7 Virtual Interview Tips to Make the Best First Impression

A woman smiles and waves at the computer during a virtual interview

Because of the rise of remote and hybrid work and other job market trends, virtual interviews have experienced a surge in popularity. They significantly decrease recruitment costs and make the process easier for the candidate and the recruiter. In fact, in a recent survey, 82% of employers said they used virtual interviews. 

Virtual interviews eliminate in-person interactions, meaning candidates must rethink how to prepare for a video interview to put their best foot forward. With some simple tips and adjustments, these interviews can be engaging and productive.

Stay Confident and Prepared With These Virtual Interview Tips

Many employers choose this format to make the process more efficient for themselves and their candidates. A virtual interview follows many of the same rules as an in-person one. However, some significant differences exist. The following tips for virtual interviews will help candidates make a positive and meaningful impact on their interviewers.

1. Set up a Virtual Interview Space

A candidate’s virtual interview location forms part of the interviewer’s first impression. Candidates should find a clean, quiet, well-lit and clutter-free space, and the interviewer should have a clear, unobstructed view of the candidate’s face. Candidates can face a window if the interview occurs during the day. If not, they can place a lamp or light before them. 

Candidates should also pay attention to what’s behind them. Ideally, they should avoid anything distracting that could shift the interviewer’s focus away from them. Candidates who feel concerned about their interview space can use a virtual background. These backgrounds should also be professional and simple —  97% of recruiters prefer virtual backgrounds of office settings over backgrounds depicting the outdoors or outer space.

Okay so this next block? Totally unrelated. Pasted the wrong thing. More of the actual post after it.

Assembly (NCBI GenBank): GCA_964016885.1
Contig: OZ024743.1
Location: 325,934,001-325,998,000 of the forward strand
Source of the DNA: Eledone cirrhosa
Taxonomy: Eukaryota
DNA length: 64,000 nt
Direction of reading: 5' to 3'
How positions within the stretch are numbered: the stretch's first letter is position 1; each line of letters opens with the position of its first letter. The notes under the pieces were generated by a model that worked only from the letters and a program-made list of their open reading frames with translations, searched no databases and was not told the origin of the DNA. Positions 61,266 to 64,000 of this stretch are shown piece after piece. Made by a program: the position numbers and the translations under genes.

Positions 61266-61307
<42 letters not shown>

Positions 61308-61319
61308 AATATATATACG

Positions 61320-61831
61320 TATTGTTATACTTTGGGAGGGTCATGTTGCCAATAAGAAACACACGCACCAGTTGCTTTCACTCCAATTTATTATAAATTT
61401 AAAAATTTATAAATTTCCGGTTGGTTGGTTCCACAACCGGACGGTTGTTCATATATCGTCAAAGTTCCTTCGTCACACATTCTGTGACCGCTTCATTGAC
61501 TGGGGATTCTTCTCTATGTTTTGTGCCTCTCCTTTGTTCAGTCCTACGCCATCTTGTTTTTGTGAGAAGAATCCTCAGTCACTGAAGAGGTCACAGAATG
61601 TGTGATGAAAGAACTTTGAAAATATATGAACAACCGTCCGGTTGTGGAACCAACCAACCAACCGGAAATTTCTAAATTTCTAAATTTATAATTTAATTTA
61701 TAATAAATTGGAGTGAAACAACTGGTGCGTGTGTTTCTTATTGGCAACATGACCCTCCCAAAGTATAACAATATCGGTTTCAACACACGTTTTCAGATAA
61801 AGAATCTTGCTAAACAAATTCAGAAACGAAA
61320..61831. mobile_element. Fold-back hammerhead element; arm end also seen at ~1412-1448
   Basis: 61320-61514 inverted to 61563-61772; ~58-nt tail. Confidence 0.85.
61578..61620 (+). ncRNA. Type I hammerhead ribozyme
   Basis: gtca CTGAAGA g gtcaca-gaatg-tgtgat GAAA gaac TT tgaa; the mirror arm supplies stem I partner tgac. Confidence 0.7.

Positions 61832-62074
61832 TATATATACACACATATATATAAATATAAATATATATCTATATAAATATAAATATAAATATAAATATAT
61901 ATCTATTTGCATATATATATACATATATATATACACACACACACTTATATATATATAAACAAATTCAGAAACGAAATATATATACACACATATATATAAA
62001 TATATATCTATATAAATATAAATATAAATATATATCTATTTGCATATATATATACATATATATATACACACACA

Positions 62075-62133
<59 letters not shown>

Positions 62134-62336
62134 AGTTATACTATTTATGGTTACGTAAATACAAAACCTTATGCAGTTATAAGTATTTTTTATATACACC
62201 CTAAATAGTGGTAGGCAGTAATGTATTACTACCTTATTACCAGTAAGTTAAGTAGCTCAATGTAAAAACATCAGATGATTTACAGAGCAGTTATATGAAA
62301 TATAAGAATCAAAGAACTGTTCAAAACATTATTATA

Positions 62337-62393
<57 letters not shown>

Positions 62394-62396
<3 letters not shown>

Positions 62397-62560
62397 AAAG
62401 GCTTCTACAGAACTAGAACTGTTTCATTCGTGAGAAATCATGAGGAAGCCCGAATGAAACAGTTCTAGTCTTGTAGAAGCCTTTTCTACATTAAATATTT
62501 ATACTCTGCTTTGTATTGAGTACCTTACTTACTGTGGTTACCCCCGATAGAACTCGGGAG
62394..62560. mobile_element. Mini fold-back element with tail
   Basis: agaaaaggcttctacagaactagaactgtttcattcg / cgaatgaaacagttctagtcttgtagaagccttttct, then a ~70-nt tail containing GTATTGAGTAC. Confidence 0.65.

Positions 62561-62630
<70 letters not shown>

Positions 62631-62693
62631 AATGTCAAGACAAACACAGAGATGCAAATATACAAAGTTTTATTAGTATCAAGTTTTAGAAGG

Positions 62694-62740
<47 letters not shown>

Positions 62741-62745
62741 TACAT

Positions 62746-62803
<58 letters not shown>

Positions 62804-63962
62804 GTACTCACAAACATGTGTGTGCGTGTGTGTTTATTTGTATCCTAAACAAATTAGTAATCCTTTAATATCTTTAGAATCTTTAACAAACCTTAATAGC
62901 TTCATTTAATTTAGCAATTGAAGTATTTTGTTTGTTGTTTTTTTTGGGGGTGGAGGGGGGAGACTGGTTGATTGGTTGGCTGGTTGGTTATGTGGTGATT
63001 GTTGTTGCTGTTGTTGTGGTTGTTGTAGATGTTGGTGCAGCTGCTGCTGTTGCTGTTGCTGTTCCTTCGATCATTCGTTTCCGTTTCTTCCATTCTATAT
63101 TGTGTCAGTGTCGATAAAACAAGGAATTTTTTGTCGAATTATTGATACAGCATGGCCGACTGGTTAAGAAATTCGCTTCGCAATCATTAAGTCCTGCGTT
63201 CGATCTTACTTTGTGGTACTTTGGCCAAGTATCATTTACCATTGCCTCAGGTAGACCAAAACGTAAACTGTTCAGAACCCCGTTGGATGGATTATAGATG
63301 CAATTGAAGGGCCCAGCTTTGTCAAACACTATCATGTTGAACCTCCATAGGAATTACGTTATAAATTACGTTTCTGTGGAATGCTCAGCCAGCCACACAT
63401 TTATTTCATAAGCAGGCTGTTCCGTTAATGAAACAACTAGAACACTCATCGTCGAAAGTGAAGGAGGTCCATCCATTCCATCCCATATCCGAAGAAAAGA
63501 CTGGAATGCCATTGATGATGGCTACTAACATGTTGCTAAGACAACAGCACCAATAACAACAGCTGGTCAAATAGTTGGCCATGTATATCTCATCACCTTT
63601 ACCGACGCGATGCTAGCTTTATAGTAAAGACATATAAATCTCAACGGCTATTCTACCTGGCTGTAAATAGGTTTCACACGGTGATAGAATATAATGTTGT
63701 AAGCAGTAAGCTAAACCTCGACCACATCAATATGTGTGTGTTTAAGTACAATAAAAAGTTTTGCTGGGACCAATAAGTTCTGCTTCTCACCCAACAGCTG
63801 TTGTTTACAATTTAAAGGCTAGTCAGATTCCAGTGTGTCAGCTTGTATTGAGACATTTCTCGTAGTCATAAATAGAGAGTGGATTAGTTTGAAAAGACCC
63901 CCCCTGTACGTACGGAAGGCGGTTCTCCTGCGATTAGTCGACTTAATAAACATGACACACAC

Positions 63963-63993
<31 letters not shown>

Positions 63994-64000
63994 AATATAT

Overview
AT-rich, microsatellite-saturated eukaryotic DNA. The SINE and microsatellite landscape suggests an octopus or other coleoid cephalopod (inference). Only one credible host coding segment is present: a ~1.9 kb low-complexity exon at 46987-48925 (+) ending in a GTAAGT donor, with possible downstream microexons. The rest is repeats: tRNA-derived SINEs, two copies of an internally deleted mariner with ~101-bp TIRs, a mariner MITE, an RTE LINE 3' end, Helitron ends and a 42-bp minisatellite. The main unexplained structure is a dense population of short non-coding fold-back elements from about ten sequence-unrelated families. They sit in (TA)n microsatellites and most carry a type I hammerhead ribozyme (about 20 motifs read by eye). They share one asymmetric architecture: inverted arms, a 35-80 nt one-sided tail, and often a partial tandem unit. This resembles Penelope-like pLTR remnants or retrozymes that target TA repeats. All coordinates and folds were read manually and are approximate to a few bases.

A woman smiles while wearing a headset, with an office background that is preferred by recruiters

2. Test the Technology

Unlike in-person interviews, virtual interviews rely on several technologies coming together, including audio, video and internet. Technical issues will likely fluster candidates and frustrate interviewers, making testing the technology essential. 

Once candidates have set up in a quiet, well-lit interview space, they should test their technical setup. They can ask friends to participate in a video call using the same internet connection, headphones and camera. They should also familiarize themselves with the meeting platform and learn to perform basic actions, such as muting and unmuting the microphone. 

Framing the shot is another consideration. Candidates should position the camera at eye level and ensure it’s within arm’s reach to frame the shot appropriately. They should ensure they don’t look too big or too small on camera. A good rule of thumb involves leaving some space at the top of the screen and keeping their head and shoulders visible. 

3. Dress Professionally

Although interviewers can only see a candidate’s head and shoulders in a virtual interview, the candidate should dress as they would if they were interviewing in person. Studies show that well-dressed people feel more confident and respected by their colleagues. 

In addition to selecting professional clothing, candidates must check their clothes work well on camera. Trying on clothes and sitting in front of the camera will highlight clothing that looks good in person but gives the wrong impression on camera. 

4. Focus on Preparation

Candidates should take the following steps to ensure they’re ready for anything in an interview:

  • Answer common interview questions: Preparing a list of likely questions and reviewing the answers helps ensure natural and comprehensive responses. 
  • Research the company and role: Candidates should gather information on the company’s strengths, mission and values. They must also understand what the role covers and the type of work they’ll do if they get the job.